For an extra layer of protection, turn on two-factor authentication (2FA) for all your social apps. Finally, get a password manager. A password manager is an app that allows you to manage and store all your passwords in one place, making it easier to keep track of and create unique and complex passwords for each of your accounts.


        3. Use a VPN(Virtual Private Network) 

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A VPN is software that allows you to anonymously browse the internet by masking and encrypting key data surrounding your browsing activities, such as your IP address and location. 

How? When you use the internet, your device is constantly exchanging data with other parties on the internet; VPNs create a secure tunnel for this exchange.

In other words, VPNs conceal the contents of your web traffic from third-party observers, making it more difficult to track you online. Using a VPN is a quick and simple way to improve your online safety, freedom, and privacy.


     4. Tighten Your Social Media Privacy Settings 

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The goal here should be to control who has access to what information. Fortunately, the updated privacy controls on social media apps give you a lot more control.

Each of the major social media sites, such as Twitter, Facebook, Instagram, and LinkedIn, provides ways to better protect your privacy, but it is up to you to use and customize them. You have control over a number of things, including:

  • Who can see your posts (past, present, and future)
  • How people find and connect with you
  • Your login verification methods (set up two-factor authentication)
  • Request your archive data

And many more options. 

Pro Tip: Avoid using Telegram and WhatsApp. Instead, use a messaging app with end-to-end encryption, preferably one that allows you to “self-destruct” or erase your messages, such as Signal.

Also, consider creating separate social media accounts for personal and work use and keep your work accounts strictly professional to protect your privacy.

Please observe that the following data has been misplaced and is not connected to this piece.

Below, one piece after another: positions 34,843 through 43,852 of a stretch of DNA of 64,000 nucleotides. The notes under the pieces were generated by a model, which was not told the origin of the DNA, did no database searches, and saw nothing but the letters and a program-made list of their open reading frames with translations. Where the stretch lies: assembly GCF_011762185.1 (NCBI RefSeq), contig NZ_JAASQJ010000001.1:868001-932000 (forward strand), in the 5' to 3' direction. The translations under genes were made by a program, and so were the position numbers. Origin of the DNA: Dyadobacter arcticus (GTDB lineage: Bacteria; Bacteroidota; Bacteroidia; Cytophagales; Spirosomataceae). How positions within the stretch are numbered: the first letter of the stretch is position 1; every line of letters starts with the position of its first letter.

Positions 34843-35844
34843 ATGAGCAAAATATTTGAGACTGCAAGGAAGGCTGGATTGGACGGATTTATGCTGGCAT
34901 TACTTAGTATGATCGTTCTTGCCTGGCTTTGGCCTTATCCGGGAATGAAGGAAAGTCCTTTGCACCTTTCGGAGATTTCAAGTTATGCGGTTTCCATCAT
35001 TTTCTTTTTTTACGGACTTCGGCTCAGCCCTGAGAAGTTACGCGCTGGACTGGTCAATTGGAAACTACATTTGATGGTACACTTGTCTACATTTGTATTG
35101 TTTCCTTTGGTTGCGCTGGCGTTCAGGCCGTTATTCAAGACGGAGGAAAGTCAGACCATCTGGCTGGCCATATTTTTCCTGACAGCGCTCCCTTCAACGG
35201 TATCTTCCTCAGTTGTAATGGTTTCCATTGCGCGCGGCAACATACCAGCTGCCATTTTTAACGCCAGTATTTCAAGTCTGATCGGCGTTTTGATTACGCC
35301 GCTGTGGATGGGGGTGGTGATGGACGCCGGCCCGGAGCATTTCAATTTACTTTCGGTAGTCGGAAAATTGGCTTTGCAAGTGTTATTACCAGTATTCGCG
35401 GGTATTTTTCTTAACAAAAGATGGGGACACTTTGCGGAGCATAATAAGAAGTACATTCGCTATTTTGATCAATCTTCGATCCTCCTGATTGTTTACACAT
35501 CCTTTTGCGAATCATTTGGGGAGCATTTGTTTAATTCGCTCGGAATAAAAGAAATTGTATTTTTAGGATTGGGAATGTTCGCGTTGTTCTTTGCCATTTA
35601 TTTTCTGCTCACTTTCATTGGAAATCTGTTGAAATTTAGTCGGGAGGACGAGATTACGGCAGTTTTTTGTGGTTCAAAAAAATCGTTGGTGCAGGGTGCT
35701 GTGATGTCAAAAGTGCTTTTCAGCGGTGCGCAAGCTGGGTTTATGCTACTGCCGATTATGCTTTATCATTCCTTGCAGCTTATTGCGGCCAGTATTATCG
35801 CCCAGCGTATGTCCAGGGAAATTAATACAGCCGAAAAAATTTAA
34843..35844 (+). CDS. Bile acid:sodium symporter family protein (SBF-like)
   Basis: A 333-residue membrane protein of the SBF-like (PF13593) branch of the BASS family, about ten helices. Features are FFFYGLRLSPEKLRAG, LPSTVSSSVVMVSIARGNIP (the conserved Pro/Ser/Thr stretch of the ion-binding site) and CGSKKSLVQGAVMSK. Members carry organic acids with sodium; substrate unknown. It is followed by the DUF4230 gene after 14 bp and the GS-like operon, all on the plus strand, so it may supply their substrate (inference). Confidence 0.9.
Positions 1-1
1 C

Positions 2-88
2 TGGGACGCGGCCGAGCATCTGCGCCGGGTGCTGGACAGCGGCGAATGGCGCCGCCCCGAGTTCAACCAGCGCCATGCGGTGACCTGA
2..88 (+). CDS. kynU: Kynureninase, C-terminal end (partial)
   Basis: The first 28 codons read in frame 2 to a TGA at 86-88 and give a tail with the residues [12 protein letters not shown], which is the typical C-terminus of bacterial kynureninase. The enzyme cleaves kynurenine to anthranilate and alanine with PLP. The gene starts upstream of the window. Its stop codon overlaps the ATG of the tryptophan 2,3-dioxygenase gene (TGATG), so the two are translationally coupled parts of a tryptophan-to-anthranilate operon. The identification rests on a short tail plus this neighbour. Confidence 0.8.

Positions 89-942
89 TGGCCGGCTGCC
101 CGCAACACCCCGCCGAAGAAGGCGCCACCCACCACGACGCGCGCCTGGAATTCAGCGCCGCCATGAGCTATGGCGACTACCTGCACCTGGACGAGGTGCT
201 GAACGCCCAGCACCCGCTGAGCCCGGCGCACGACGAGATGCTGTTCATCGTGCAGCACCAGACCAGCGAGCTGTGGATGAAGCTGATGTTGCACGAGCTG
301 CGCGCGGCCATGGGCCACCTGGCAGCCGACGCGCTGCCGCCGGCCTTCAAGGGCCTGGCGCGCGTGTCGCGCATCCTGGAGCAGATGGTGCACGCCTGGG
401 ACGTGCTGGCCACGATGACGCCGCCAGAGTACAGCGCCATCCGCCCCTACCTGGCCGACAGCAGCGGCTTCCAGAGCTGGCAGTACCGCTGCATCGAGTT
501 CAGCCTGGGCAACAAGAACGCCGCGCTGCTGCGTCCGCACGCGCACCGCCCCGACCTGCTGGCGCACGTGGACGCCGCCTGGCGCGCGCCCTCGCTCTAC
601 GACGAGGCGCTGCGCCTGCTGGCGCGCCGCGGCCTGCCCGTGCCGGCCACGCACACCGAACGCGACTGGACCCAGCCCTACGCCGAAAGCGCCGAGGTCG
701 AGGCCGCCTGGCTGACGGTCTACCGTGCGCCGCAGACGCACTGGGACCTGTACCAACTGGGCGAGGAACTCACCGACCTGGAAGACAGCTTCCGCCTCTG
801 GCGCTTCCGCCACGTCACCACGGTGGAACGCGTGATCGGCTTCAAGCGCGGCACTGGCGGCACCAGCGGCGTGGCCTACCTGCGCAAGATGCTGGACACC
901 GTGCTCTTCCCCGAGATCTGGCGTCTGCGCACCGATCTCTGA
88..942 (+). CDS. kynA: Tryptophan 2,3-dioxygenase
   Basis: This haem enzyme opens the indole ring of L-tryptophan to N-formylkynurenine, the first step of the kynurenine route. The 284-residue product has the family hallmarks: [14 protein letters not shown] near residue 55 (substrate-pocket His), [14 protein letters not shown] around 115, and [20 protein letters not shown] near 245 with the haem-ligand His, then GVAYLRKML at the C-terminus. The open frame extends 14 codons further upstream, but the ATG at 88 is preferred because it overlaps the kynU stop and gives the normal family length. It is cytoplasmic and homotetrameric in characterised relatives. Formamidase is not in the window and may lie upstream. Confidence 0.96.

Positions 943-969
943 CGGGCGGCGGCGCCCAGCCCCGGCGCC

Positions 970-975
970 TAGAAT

Social Media Security Tips for Newsrooms


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Newsrooms owe it to their employees to provide them with the tools they need to stay safe. As a result, it is critical that your newsroom develop an editorial policy outlining how to gather and share news safely on social media. 

  • When covering sensitive topics, for example, choose a team byline rather than exposing individual reporters on your team.
  • Your newsroom should be willing to provide social media security tools to its reporters. These tools could include paying for services that remove employee information from data broker sites as well as a high-quality password manager.
  • Consider implementing internal policies on how to protect your reporters from online harassment—for example, having a front desk procedure that warns anyone answering the phone not to reveal information, such as whether certain reporters work at the office or sifting through Twitter threats.
  • If your reporter’s personal information starts circulating online, your newsroom should be prepared to contact social media platforms to request that the data be removed and to report abuse.


On Protecting Sources 
  • Keep their information private, and double-check the information you intend to publish to ensure you don’t give it away.
  • Always blur a social media user’s profile photo, name, and user ID before publishing screenshots of social posts unless you have permission to do so.
  • Always use secure communication channels to communicate with them. 
Playing It Safe

Journalists who use social media add value to their news organizations while also increasing their own job security. However, you must also be proactive in how you use these tools for your safety.

Follow the advice in this article and remember that the best defense is offense when it comes to protecting your social media security and privacy as a journalist.


Got a question for us? Leave a comment below!